The Department of Immigration has advised the Government to consider formalising two proposed borders with South Africa to relieve pressure on Beitbridge and curb irregular migration and smuggling along the border’s flanks.
Beitbridge is the only land border with South Africa and two more tourism borders have been proposed at Shashe (120km west of Beitbridge town) and at Tshituripasi some 125km east of the border town.
One house (for immigration officials) and a road have been constructed at Shashe, while a road has been constructed and land for housing has been cleared at Tshituripasi.
Shashe was created in 2007 to facilitate groups of tourists during the Wildrun and the Tour de Tuli that are held annually.
Tour de Tuli attracts 500 visitors, while Wildrun attracts 80, all from across the globe and the events are usually held three months apart.
Assistant Regional Immigration Officer-in-Charge of Beitbridge, Mr Nqobile Ncube, made the call during a recent visit by parliamentarians from the committee on Defence, Security and Home Affairs.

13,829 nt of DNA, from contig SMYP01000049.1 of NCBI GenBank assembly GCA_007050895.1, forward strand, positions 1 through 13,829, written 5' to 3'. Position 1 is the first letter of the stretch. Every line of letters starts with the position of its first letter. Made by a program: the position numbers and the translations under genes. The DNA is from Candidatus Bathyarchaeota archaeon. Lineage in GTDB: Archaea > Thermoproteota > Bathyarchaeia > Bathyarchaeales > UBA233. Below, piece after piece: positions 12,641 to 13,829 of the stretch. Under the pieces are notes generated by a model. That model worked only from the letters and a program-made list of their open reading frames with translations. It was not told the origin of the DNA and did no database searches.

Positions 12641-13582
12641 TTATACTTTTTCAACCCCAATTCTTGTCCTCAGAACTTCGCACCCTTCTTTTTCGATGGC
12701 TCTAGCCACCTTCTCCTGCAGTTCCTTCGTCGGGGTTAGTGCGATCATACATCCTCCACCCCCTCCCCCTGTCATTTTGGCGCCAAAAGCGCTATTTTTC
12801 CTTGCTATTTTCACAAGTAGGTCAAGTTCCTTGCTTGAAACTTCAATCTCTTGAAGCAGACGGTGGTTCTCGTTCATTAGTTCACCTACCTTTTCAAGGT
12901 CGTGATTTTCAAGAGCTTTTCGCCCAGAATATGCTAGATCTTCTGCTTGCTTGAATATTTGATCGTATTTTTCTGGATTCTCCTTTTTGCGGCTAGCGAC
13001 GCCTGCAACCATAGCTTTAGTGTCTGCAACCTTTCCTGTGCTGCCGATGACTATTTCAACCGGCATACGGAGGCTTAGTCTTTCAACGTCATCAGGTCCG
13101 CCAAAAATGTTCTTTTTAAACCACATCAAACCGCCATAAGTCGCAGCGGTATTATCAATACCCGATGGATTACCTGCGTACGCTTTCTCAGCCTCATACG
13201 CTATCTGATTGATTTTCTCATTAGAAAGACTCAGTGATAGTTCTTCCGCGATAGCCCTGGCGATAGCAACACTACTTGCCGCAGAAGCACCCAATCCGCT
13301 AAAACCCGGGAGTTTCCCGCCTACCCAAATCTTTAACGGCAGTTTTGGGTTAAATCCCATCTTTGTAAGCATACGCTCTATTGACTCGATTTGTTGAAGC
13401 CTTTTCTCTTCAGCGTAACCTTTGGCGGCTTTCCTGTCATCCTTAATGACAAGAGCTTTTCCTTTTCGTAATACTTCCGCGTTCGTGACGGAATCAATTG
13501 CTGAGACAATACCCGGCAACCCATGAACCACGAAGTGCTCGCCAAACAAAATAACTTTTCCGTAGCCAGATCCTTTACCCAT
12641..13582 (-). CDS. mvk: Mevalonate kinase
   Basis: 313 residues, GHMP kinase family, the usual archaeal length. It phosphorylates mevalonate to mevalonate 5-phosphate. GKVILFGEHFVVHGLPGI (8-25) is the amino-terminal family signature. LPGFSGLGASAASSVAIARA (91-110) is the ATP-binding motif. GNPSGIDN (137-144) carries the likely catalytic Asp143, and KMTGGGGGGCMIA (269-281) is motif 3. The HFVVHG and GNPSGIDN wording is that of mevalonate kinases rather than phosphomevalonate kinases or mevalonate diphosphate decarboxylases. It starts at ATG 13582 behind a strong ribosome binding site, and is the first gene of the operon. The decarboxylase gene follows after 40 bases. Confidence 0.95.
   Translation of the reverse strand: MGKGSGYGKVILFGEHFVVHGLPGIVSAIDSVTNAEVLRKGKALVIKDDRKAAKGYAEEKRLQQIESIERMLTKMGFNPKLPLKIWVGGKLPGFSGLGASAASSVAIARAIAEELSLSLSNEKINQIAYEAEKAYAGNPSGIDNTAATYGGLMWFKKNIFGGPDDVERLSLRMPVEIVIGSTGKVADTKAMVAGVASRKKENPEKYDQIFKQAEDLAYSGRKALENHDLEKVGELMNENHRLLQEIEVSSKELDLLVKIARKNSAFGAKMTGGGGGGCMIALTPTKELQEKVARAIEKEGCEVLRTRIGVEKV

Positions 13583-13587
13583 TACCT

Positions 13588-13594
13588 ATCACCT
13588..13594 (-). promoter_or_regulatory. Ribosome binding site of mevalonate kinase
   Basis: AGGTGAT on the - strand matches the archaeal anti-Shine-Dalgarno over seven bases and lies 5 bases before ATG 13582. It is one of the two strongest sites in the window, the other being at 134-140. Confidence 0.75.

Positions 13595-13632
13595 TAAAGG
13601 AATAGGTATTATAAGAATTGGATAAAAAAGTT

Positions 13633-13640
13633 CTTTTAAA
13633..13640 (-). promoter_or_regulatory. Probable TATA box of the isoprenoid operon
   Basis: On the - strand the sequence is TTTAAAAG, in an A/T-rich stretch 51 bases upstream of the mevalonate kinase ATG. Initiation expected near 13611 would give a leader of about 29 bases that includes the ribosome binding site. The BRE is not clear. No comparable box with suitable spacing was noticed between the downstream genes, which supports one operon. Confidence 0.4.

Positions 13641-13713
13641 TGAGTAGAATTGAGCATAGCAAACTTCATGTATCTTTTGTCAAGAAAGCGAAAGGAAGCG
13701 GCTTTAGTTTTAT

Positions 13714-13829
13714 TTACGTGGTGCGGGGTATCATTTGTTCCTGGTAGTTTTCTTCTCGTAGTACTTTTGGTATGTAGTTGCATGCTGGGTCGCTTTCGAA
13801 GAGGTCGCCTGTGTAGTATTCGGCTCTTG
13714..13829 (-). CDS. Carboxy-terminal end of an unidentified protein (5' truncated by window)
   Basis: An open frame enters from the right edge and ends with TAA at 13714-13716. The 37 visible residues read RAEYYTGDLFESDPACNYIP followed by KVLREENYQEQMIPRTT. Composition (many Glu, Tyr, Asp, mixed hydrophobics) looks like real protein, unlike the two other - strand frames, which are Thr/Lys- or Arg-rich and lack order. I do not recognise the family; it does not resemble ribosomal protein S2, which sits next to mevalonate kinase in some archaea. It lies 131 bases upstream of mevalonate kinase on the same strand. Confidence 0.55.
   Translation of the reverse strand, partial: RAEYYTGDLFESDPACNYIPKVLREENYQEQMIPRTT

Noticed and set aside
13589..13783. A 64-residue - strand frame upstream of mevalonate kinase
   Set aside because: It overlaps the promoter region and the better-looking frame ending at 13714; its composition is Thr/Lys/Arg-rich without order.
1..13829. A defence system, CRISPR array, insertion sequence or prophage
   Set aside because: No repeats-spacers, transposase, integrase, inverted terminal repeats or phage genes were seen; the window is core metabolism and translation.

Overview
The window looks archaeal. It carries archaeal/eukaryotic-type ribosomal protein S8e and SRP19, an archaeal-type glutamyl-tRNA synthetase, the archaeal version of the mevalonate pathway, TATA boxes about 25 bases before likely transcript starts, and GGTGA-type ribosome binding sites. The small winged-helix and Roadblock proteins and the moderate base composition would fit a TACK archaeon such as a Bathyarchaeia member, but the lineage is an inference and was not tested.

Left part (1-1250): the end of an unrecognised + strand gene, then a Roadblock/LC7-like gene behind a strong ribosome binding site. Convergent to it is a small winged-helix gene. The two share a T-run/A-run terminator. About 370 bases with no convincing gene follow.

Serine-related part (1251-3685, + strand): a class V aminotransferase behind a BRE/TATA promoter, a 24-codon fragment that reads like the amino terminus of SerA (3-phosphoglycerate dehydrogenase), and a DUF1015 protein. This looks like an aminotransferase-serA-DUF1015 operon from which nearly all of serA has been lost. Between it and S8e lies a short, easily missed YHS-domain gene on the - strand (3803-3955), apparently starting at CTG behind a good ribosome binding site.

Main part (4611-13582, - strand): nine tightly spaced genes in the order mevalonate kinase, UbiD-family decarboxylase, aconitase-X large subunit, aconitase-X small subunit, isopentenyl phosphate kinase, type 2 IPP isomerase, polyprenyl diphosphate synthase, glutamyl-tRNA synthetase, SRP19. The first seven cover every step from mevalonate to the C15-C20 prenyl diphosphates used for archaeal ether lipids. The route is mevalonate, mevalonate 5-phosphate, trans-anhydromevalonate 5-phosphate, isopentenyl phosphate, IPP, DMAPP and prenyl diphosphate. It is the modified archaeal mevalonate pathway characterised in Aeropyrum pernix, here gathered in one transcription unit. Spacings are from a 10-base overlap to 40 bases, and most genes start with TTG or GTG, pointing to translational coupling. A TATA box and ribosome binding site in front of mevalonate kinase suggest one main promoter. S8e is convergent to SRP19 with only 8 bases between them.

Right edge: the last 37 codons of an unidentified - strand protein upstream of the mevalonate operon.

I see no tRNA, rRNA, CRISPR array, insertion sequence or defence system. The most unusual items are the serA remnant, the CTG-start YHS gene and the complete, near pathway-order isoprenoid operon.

He said though the sites were identified a decade ago and initial bilateral engagements had been done, nothing much had happened on the ground.
Mr Ncube said the borders should be set up in the mould of Maitengwe, Mpoengs and Mlambapele, which Zimbabwe share with Botswana.
He said the creation of such ports that can be manned by a few officers will help to reduce smuggling and irregular migration (border jumping).
“We are concerned with cases of illegal crossing on the flanks of the legal border (Beitbridge),” said Mr Ncube. “Such a scenario is not good in terms of security and the country being able to collect revenue through imports/exports which are leaking via the many non-formal entry/exit points.”
Mr Ncube said in some instances, those living along the border areas did not see the need to travel for more than 100km or 200km to gain legal access to a place, which is just across the river.
He said such a reality could not be overlooked, hence the need to formalise the already existing points, which can open on specified times to cater for all those travelling on family or tourism-related business in those areas.
The two borders, he said, will help boost arrivals of tourists, with the Shashe point catering for people visiting the Greater Mapungubwe Trans-frontier conservation area which coversBotswana, South Africa, and Zimbabwe (west of Beitbridge).
“The Tshituripasi border will take locals, traffic to other western parts of Zimbabwe and to the Greater Limpopo Trans-frontier Conservation Area, which involves Mozambique, South Africa, and Zimbabwe,” said Mr Ncube.
“We have had to use these borders during major annual tourism events, albeit on a temporary basis and that has been done successfully. We have seen it, we can manage. This will be a relief to Beitbridge, which clears half a million people every month.”